Proponents of assisted suicide don’t like for people to call it that. As anyone familiar with the debate over legalization of assisted suicide knows, they prefer to call it “death with dignity” instead. It sounds much more pleasant, doesn’t it? Instead of having the negative connotations that suicide carries, proponents can spin a tale of dying in a “dignified” way. Never before has suicide ever been considered dignified, but now they’re trying their hardest to convince people that suicide equals dignity — and they aren’t happy when people don’t play along.
Assisted suicide is currently under debate in Colorado, where lawmakers are considering legalizing it. A local news station, 9NEWS, has been covering the issue in an unbiased manner. But that wasn’t good enough for assisted suicide proponents. They complained that 9NEWS was calling it “assisted suicide,” and insisted that 9NEWS started using the “correct” phrase. 9NEWS refused.
In a statement, they explained that supporters of assisted suicide legalization have contacted them and asked that they stop referring to it as assisted suicide, and call it “medical aid in dying” instead. 9NEWS explained that while they have no formal position on the issue, their job was to report the facts in simple, straightforward language, and therefore, will not stop using the word suicide:
Supporters of the measure argue the word “suicide” is too friendly to the opposition because it may make you think of someone who ends their life for no good reason.
In contrast, the proposed law does require a reason: you’d need to be diagnosed with a terminal illness to get a life-ending prescription.
But in plain English, that’s still “suicide.”
They pointed out the Merriam Webster definition of assisted suicide: “The act or an instance of taking one’s own life voluntarily and intentionally especially by a person of years of discretion and of sound mind. The Oxford dictionary defines it as the action of killing oneself intentionally, and Dictionary.com says it is the intentional taking of one’s own life.
Supporters of this proposal want to change the dictionary definition of suicide. They might succeed one day.
Changes in the law can end up changing our language.
If you don’t believe us, find an old dictionary and look up the word “marriage.”
But it’s not our job in the news business to change the dictionary.
It’s our job to use plain language that’s current and accurate– and that’s what we’ll keep doing.
It’s not surprising that assisted suicide advocates are trying to hide how the reality of what they’re fighting to legalize. After all, most people see suicide as an abhorrent, tragic thing, and rightly so. Very rarely does anyone cheer on suicide. People don’t often encourage other people to take their own lives. If assisted suicide advocates want to convince people that killing oneself could be a positive choice, then they’ll need to find some better phrasing for it, thus the platitudes about “death with dignity” and “medical aid in dying.” Calling it what it is, though — suicide — brings to mind the horror of taking one’s own life.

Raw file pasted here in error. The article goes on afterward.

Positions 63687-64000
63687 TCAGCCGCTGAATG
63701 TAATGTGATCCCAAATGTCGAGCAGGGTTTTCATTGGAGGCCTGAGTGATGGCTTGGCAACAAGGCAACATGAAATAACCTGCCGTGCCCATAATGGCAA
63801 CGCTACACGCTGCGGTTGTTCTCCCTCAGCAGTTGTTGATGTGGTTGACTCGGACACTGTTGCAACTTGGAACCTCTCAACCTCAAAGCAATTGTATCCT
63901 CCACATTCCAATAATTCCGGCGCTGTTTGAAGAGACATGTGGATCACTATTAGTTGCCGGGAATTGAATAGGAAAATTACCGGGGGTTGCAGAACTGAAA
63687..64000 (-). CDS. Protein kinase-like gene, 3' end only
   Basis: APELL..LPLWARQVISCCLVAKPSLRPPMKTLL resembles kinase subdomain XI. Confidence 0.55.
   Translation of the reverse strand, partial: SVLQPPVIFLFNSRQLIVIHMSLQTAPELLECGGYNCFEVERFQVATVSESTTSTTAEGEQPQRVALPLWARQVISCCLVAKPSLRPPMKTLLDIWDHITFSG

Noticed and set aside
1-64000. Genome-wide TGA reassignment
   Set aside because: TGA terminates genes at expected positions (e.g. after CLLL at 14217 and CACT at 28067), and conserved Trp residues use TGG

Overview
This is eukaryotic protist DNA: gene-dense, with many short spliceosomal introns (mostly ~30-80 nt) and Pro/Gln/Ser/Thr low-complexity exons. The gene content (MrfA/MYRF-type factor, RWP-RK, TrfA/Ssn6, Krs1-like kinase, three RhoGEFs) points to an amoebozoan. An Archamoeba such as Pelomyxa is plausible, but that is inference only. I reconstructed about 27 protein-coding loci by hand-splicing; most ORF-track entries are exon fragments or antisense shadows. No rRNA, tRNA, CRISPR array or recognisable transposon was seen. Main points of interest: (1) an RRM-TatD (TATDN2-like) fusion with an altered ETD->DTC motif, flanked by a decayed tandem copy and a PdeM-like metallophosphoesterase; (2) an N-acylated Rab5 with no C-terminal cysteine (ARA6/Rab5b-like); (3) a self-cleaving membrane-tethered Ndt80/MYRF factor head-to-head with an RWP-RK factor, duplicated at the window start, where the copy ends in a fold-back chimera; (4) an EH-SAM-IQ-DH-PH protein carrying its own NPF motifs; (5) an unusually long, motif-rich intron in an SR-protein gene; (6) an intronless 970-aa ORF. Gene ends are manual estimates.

Brittany Maynard, the cancer patient who became the poster girl for the assisted suicide movement, tried to claim that her death would be from her disease, and not suicide, because she wanted to live. She just didn’t want to live with, and possibly die from, brain cancer. Maynard herself refused to call it suicide, saying instead that it was “aid in dying.” But what she did was commit suicide. It doesn’t matter what the reasoning behind her decision was; it doesn’t change the reality of what actually happened. She killed herself. And assisted suicide advocates, like it or not, are fighting for more people to do the same. They are fighting to encourage people to kill themselves, and wrapping it up in a bow of fake dignity. No wonder they don’t want to call it what it is; facing the reality of what they’re actually doing would make anyone feel uncomfortable.
JJ Hanson, a Marine with the same kind of cancer that Maynard had, spoke openly about how he found it insulting to tell people with terminal illnesses that they should embrace suicide as the more dignified way to die. “I was told you don’t have an option. You can die dignified if you commit suicide. Whoa, wait a second. The whole terminology is flipping on its head. If you give up and you don’t fight, somehow you’re compassionate and dignified,” he said. “But if you want to fight and you want to live, you lack compassion and dignity. To me it just doesn’t make sense. It’s kind of a reflection of where our society is.”
Of course, the assisted suicide movement isn’t motivated by compassion to help terminally ill people die a more “dignified” death. They have their own agenda to push. Maynard, for example, campaigned on behalf of Compassion and Choices, formerly called the Hemlock Society. They don’t just want people who are terminally ill to be able to kill themselves. They want this for those who are mentally ill, disabled, or elderly. They don’t just advocate for a peaceful death aided by doctor-prescribed medication; they encourage “VSED”: voluntary stop eating and drinking. And they encourage it for “people who are not seriously ill, but are simply ‘done’.”
This is the rotten underbelly of the assisted suicide movement that they want covered up with compassionate-sounding catchphrases purposely designed to persuade people to embrace suicide. This news outlet is to be commended for refusing to play word games, and instead call this what it really is.